In other words, the dawn from heaven hasn’t happened because too many refuse to speak the truth, our only hope for healing the world and bringing peace. Bruggemann calls this “the truth about human hurt and human hope.” As church, brothers and sisters, we’re called to an on-going conversation about human hurt and human hope.

Again from Bruggemann: “The deep hurt in the body politic and in our bodies, the wounds of not caring and not being cared for, of not belonging, of being unrelated and unconnected, are wounds endemic to our social situation. We cover up the alienation we all feel and the angry fear that is so strong among us. The circle of concealed hurt grows wider. It touches our young, so fearfully driven to success and security, so tempted to disengagement ... and as the truth-telling stops, we become (even) more brutal.”

Is this not what we see around us? Is this not what drives so many of us, especially our young, to despair? The dawn from heaven can’t happen because too many of us prefer sitting in darkness to courageously confronting the truth that will set us free – the truth that will bring peace. As Bruggemann notes: “We lie because we have forgotten how to believe.”

Sisters and brothers, our belief must be based in hope. Hope is what we preach. Hope is what binds us to each other. Hope is what keeps bringing us back to church Sunday after Sunday. No hope is generated by sitting home and watching the NFL! Hope can only be generated by coming together and hearing what God has promised. Do we believe, as did Zechariah, in a God who can bring the dawn from on high? Or do we not?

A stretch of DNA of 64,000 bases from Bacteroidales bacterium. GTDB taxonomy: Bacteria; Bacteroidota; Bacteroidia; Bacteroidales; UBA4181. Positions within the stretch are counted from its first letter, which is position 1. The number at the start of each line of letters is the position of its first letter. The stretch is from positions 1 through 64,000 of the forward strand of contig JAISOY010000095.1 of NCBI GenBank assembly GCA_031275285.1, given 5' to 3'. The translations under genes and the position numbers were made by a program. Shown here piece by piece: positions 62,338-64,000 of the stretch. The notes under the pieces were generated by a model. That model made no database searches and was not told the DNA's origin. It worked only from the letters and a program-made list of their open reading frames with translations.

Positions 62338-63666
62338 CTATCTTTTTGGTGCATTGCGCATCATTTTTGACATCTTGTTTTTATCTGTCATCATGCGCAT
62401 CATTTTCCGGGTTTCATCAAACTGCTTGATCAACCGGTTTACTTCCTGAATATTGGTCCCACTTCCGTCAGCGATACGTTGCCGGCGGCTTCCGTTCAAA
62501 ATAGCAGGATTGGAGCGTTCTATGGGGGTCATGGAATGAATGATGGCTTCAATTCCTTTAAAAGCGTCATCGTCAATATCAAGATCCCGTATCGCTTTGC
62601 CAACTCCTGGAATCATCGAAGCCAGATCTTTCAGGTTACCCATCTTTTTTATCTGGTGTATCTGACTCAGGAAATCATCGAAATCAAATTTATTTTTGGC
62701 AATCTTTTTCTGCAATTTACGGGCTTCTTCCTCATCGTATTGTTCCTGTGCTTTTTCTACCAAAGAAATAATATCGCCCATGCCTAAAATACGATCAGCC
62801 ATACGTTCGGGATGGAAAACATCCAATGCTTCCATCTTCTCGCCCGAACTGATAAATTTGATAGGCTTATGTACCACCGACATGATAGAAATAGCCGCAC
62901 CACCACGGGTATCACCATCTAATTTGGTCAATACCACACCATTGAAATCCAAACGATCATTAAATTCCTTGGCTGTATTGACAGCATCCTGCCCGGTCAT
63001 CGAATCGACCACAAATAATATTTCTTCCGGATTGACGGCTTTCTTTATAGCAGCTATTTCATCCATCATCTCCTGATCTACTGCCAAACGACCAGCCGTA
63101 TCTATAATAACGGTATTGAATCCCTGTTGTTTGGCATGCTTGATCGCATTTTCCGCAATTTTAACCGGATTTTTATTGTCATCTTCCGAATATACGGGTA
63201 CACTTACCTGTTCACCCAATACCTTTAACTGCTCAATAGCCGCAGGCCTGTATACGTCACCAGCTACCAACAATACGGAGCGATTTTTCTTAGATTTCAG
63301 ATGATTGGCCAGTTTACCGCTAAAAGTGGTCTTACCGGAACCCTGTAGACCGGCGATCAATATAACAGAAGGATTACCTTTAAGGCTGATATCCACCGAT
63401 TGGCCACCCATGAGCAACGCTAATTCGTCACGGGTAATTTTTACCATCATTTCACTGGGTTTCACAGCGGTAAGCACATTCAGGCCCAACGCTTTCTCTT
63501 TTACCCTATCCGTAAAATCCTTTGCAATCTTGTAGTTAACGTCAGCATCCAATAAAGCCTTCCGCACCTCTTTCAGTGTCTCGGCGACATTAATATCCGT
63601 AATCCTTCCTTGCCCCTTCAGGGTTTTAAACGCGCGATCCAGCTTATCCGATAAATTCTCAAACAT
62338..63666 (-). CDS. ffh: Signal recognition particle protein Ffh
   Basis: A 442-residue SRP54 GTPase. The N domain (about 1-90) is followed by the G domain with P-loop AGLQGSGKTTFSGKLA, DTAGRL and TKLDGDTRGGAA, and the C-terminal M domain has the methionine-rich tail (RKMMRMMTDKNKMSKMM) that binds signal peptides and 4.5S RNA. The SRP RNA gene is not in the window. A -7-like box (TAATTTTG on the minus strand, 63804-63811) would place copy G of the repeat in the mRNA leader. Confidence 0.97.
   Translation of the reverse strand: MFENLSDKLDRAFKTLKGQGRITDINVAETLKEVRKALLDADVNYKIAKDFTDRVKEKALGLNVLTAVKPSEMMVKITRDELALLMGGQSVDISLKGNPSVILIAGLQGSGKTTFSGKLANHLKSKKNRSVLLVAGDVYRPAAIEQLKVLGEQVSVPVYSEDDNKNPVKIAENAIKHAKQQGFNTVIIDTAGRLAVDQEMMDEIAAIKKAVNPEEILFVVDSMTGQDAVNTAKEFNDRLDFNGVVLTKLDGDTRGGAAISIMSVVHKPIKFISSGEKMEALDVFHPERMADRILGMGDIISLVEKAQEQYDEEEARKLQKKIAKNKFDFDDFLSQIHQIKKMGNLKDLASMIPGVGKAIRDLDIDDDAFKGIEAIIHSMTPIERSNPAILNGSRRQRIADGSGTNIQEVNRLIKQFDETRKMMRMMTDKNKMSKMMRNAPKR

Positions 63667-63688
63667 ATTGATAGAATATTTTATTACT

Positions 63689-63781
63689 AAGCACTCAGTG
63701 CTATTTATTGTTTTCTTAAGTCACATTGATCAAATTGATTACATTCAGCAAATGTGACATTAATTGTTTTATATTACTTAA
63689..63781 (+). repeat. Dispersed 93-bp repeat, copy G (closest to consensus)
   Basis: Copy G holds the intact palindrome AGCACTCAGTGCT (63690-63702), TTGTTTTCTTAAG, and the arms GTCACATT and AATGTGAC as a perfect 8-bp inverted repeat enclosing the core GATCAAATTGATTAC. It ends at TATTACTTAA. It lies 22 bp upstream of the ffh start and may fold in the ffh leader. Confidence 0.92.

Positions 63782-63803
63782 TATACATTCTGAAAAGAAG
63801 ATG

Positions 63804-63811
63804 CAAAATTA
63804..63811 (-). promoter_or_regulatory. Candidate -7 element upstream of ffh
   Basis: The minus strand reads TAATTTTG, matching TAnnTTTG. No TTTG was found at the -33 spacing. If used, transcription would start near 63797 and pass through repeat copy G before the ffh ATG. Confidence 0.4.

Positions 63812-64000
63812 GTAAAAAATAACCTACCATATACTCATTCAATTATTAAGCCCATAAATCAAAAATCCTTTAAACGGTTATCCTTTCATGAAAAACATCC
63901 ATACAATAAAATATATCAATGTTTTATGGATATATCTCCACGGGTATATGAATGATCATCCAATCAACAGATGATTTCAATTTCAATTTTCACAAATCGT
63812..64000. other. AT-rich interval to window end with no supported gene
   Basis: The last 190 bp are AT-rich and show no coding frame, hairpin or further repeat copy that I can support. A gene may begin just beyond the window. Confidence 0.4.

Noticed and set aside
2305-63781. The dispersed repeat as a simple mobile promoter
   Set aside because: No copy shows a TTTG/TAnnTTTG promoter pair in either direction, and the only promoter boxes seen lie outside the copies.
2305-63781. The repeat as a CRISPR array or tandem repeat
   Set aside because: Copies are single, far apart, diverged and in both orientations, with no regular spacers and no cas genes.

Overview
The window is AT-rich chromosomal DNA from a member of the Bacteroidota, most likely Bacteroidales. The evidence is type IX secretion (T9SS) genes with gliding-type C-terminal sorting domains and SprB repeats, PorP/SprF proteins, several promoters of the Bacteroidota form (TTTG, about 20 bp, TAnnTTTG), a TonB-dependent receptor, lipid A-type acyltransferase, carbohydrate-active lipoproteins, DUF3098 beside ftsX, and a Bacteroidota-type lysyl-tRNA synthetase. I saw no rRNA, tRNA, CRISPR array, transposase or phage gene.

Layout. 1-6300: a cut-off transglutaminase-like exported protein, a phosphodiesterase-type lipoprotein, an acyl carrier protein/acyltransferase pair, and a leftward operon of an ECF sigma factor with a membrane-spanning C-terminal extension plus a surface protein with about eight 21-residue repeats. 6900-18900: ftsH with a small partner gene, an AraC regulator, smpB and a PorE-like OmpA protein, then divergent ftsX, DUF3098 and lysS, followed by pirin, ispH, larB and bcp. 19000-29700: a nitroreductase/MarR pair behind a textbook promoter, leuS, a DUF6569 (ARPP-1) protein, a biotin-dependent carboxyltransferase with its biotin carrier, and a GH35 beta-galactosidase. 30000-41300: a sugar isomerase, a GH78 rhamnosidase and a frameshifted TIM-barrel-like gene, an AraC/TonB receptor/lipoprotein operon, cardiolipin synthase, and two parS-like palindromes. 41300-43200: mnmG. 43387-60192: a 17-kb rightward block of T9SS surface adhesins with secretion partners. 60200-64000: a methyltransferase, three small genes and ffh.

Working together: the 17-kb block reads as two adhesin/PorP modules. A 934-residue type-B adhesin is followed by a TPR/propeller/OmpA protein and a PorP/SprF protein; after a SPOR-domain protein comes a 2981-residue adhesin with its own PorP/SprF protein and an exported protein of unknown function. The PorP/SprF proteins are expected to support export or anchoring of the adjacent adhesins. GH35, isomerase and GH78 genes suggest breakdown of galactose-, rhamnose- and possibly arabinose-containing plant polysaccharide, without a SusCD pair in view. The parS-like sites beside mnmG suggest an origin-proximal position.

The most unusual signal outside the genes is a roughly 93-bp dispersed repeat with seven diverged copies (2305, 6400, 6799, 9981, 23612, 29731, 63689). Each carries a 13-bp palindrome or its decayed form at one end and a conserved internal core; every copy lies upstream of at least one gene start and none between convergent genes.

Again from Bruggemann: “The problems that beset us are almost all insoluble. The world is full of scarcity and we must scramble to get and hold onto our share. There is little talk among us about the lame walking, the hungry fed, the lepers cleansed, the dead raised. There is no caring embrace of resurrection or new life, no remembrance that God can act beyond our imagining for the sake of human well-being.

“Our ears are empty of the daring cadence of ‘I have a dream,’ for we have only nightmares. We have so little hope in a God who promises, and who walks in the ruins to raise a new world – such talk sounds too awkward or has been captured by a religious cheapness – that we grow silent.”

But here at Morgan Park Baptist Church, we will not be silent! Here at Morgan Park Baptist Church, we will speak the truth about human hurt. Here at Morgan Park Baptist Church, we will speak the truth about human hope. Here at Morgan Park Baptist Church, we will engage in truth-telling because, as the prophet Ezekiel pointed out thousands of years ago, “when we lie, we die (and) when we speak truthfully about human reality, God sends us peace.” (Bruggemann) Amen!